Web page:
Tuesday, May 4, 2010

Found it! (Finally!)

Eureka! Eureka! Eureka!

No, I'm not running naked down the streets of old Syracuse.

Why so excited, Steve? Call it a little thing, but it always bothered me when Paul writes in Romans 3:10, "As it is written," and proceeds with a litany of accusations against the world that, with the exception of the rest of verse 10, is not found as a single passage anywhere in the Bible, yet it seems like he's quoting a single passage.

For eight verses, Paul is quoting Old Testament Scripture. But where is it found?

Some Bibles have references in the margins. Most Bibles reference the following verses, and have Paul bouncing all over the Scripture. Go ahead, look them up and compare. I'll wait.

Rom. 3:10b-12Ps. 14:1b-3
Rom. 3:13aPs. 5:9
Rom. 3:13bPs. 140:3
Rom. 3:14Ps. 10:7
Rom. 3:15-17Is. 59:7, 8
Rom. 3:18Ps. 36:1

You're back. Ok, that's a fairly decent compilation. So that solves the "where's it written?" question.1

Sort of. It's always bothered me that he treats this as one passage of scripture. In every other place where he compiles scripture together, he puts a divider between the quotes, such as "and again" (Rom. 15: 9-12; I Cor. 3:19, 20; Heb. 1:5, 6; 2:12, 13; 10:30), or "and in another place," (Heb. 5:5, 6).

So why not here? It's always struck me as though Paul is quoting from one passage. But since I couldn't find this as one passage anywhere, I figured, "Oh well, I guess not."

Now, I recently got hold of an English translation of the Septuagint (hereinafter referred to as LXX), which is well known to be the actual Scriptures used by the Greek-writing apostles for quoting Old Testament Scriptures, most of the time verbatim.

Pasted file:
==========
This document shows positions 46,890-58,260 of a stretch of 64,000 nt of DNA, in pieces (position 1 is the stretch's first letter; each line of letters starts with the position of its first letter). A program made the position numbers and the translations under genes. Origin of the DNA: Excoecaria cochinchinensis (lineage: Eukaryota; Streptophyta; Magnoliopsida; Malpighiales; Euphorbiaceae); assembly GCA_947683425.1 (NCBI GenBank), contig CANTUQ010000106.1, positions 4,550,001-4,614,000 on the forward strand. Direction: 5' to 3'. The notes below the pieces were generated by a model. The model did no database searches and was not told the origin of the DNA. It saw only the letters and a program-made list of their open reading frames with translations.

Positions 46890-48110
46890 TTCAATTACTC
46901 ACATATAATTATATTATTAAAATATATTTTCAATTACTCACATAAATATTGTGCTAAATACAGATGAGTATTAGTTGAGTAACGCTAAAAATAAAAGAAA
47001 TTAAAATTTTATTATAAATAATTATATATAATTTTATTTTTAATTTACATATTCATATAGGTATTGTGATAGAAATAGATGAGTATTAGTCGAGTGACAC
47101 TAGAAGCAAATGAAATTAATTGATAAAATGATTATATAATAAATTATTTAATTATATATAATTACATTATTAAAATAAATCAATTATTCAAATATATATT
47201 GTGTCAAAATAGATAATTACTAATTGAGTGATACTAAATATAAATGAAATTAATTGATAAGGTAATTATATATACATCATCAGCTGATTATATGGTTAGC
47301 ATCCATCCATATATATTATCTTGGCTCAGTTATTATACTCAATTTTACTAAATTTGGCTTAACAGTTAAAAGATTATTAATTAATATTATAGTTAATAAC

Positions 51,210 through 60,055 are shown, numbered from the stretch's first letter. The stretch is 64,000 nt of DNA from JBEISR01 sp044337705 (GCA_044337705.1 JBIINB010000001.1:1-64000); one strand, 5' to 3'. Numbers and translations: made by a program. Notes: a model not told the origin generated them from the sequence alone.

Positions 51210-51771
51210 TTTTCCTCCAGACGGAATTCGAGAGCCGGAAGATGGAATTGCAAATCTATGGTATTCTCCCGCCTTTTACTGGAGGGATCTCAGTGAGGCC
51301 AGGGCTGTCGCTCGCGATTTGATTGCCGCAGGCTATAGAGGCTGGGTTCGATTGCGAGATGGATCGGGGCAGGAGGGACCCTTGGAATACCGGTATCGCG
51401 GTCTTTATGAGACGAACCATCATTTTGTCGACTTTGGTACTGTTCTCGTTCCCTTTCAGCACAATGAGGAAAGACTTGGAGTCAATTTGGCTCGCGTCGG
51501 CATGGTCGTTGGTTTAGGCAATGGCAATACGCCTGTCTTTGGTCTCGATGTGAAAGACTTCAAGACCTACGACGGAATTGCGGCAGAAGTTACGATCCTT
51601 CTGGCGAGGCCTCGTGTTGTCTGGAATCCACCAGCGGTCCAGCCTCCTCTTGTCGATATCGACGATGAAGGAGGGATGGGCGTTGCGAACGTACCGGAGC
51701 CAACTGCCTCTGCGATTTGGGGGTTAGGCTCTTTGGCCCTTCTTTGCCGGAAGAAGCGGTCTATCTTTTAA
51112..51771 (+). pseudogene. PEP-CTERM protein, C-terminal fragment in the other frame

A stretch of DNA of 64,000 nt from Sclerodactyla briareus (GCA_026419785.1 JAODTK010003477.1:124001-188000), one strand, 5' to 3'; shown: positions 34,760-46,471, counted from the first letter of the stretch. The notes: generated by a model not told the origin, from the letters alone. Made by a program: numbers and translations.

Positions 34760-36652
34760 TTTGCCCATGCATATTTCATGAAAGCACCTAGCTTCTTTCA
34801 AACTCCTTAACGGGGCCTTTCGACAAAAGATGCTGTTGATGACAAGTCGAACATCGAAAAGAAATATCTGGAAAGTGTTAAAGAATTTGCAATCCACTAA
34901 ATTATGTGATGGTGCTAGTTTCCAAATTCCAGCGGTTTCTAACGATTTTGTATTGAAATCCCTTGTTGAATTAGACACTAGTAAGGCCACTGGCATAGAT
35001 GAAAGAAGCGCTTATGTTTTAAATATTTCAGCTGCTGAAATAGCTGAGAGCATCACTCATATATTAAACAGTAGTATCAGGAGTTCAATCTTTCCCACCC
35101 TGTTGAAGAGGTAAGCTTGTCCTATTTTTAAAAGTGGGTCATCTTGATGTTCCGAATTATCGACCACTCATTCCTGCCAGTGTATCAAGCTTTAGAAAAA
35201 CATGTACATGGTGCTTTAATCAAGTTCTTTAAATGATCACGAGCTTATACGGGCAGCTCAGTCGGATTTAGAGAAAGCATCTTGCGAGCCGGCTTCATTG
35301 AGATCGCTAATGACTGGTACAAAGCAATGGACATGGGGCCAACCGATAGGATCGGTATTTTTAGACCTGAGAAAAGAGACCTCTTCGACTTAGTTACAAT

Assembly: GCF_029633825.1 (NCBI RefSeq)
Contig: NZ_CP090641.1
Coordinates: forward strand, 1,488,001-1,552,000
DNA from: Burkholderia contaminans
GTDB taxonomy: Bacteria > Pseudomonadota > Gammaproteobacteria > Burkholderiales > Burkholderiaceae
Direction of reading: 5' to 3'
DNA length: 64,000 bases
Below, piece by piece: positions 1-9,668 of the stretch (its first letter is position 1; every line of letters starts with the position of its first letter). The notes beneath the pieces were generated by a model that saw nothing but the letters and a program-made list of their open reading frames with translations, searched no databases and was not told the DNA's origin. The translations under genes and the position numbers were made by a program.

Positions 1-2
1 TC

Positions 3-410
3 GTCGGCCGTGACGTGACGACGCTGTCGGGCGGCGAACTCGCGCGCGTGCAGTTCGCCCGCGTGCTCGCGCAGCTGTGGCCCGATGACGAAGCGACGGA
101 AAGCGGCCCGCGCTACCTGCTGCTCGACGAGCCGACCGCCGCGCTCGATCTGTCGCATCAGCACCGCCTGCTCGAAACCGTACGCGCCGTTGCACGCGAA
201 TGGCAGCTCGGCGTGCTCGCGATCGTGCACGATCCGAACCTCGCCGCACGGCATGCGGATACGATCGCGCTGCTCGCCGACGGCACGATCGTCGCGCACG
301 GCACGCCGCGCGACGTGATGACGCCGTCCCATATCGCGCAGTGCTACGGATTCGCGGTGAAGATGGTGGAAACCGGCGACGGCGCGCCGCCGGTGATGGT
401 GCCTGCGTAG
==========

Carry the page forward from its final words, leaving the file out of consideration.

I've been reading my daily Psalms out of this translation this month. Since yesterday was the 3rd, I was reading Ps. 11-15, in the LXX numbering (it's off by one starting halfway through 9, since the LXX combines Ps. 9 & 10. For consistency, I will use the Hebrew numbering for this post, even when referring to the LXX. So, put that way, I was reading Ps. 12-16.)

I noticed that 14:3 is much longer than I was expecting! In fact, as I read it, I thought I had switched over to Rom. 3:10ff for a second. It was the whole passage, almost verbatim! Just to be sure, I checked my KJV (closest Hebrew translation Bible to hand), and sure enough, v.3 ends at "[there is] none that doeth good, no, not one." And v.4 reads just like the LXX v.4, so it's not like it's just that the verse numbering is different (as is the case in some passages).

(Now, it wasn't an exact match in English. Very close, but not precise.

But don't worry; just to be sure, I checked the actual underlying Greek of both passages, and it is, in fact, word-for-word2. And it's all one passage, just like I always got the impression it should have been. :) )

So what's my point?

Clearly, the Greek translators added these verses (or at the least compiled them into the Psalm from the other places listed above), some 300 years before Paul wrote Romans. The kicker is that Paul, writing under the inspiration of the Holy Spirit, accepted this editing/adding as inspired Scripture.3